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Family needs to be at the heart of India’s health system

GS Paper 2

Syllabus:  Issues Relating to Health, Education, Human Resources.


Source: Indian Express

Direction: Go through once to understand the issue.

Context: Evaluation of health care in India

Health Care System in India: multi-tiered structure.

  • Village-level PHC: a community worker operates and provides services covering 12 diseases/needs.
  • Block-level: there is a 30-bed community health centre operated by four specialists
  • District level: Hospital/medical college


History of healthcare reforms: Bhore Committee Report (1946), the Kartar Singh Committee Report (1973), National Rural Health Mission (NRHM) of 2005 and the Ayushman Bharat Mission of 2019.

NRHM was remarkable as it set the Indian Public Health Standards (IPHS) for physical infrastructure, human resources and service delivery, and led to a three-fold increase in budget.

Outcomes out of NRHM:

  • Institutional deliveries improved from 41% in 2005 to 89% in 2021,
  • The maternal mortality ratio (MMR) went down from 407 per one lakh women in 2,000 to 113 per one lakh women in 2021,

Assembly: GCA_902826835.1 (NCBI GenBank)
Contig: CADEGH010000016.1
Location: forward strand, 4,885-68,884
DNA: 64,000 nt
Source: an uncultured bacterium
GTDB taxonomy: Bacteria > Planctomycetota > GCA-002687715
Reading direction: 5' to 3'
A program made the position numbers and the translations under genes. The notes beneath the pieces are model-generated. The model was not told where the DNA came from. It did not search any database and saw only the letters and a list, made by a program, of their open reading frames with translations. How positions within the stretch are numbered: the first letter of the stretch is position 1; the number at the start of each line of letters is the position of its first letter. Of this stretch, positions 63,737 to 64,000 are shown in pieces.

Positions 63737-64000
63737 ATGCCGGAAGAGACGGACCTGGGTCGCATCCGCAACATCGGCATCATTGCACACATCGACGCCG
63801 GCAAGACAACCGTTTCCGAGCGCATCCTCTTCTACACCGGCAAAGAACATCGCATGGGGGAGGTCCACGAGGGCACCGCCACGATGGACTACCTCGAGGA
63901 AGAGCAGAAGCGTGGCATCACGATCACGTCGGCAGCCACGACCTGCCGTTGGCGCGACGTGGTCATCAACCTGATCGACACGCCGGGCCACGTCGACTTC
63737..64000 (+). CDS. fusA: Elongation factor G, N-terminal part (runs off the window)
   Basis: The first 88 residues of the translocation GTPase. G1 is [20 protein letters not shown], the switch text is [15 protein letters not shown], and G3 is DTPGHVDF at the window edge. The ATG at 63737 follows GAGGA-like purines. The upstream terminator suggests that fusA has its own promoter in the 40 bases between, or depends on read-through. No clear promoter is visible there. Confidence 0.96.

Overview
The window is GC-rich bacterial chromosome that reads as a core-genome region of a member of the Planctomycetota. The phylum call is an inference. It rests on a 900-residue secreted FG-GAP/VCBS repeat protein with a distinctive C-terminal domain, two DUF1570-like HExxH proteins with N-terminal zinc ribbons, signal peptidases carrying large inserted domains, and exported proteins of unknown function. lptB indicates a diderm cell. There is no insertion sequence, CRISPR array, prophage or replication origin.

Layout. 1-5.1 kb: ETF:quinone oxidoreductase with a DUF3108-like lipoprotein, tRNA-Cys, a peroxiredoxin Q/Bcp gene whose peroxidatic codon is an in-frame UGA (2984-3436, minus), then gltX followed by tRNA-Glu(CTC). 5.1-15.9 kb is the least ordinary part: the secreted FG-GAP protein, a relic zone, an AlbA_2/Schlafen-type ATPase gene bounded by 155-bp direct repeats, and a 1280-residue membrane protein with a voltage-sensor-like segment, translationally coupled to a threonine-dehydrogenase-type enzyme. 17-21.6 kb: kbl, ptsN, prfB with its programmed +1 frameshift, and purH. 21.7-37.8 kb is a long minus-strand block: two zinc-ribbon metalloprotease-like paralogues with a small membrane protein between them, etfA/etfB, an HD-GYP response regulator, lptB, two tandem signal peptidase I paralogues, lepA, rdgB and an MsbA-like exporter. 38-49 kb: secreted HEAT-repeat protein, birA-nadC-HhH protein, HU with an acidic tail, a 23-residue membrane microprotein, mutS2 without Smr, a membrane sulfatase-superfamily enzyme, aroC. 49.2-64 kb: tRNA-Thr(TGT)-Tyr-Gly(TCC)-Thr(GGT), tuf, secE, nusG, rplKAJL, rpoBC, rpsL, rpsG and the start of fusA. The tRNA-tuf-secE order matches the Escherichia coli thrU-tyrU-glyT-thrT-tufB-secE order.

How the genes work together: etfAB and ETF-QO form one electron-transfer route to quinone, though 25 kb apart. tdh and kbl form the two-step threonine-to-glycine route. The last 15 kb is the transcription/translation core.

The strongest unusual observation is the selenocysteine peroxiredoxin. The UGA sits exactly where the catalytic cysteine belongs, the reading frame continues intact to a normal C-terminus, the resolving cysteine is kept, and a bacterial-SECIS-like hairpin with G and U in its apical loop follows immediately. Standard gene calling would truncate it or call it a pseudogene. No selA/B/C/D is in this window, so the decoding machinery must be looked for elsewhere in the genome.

• The infant mortality ratio reduced from 58/1,000 live births in 2005 to about 28/1,000 live births in 2021
  • The healthcare system’s footfall has registered an impressive improvement in states like Bihar and UP.

Limitations: The primary healthcare system continues to be plagued with gaps and deficiencies, over-

crowding, poor facilities, low budget (barely 1.1% of GDP)


Case study: The Kerala Model -Healthcare system

It is based on UK’s GP (general practitioners) system. Kerela’s model emphasizes Primary Health care, a community-anchored delivery system, a continuum of care (from birth to death), and patient-centred, protocol-driven, evidence-based treatment.

Focus on Family: The Primary health centre (PHC) facilities have been renamed as family health centres (FHCs) which underlines the centrality of the family in the endeavour.

A series of coordinated interventions were made, like changing timings, redesigning the centres and equipping them with patient and people-friendly facilities, providing intensive training to the staff to undertake new functions and responsibilities, etc.

Other solutions

  • National policy should be nimble and allow for differential strategies because a single system may not be apt for the entire country.
  • The Centre should adopt the principles of flexibility, and decentralisation and provides the space for innovation for states and districts to plan, design and implement primary care in accordance with local needs. The Centre government’s role should be limited to measuring outcomes.

Insta Links

Issues related to the Health sector

Mains Links

Q. Mention the issues with the public healthcare system in India. How can these issues be addressed? Explain. (250 Words)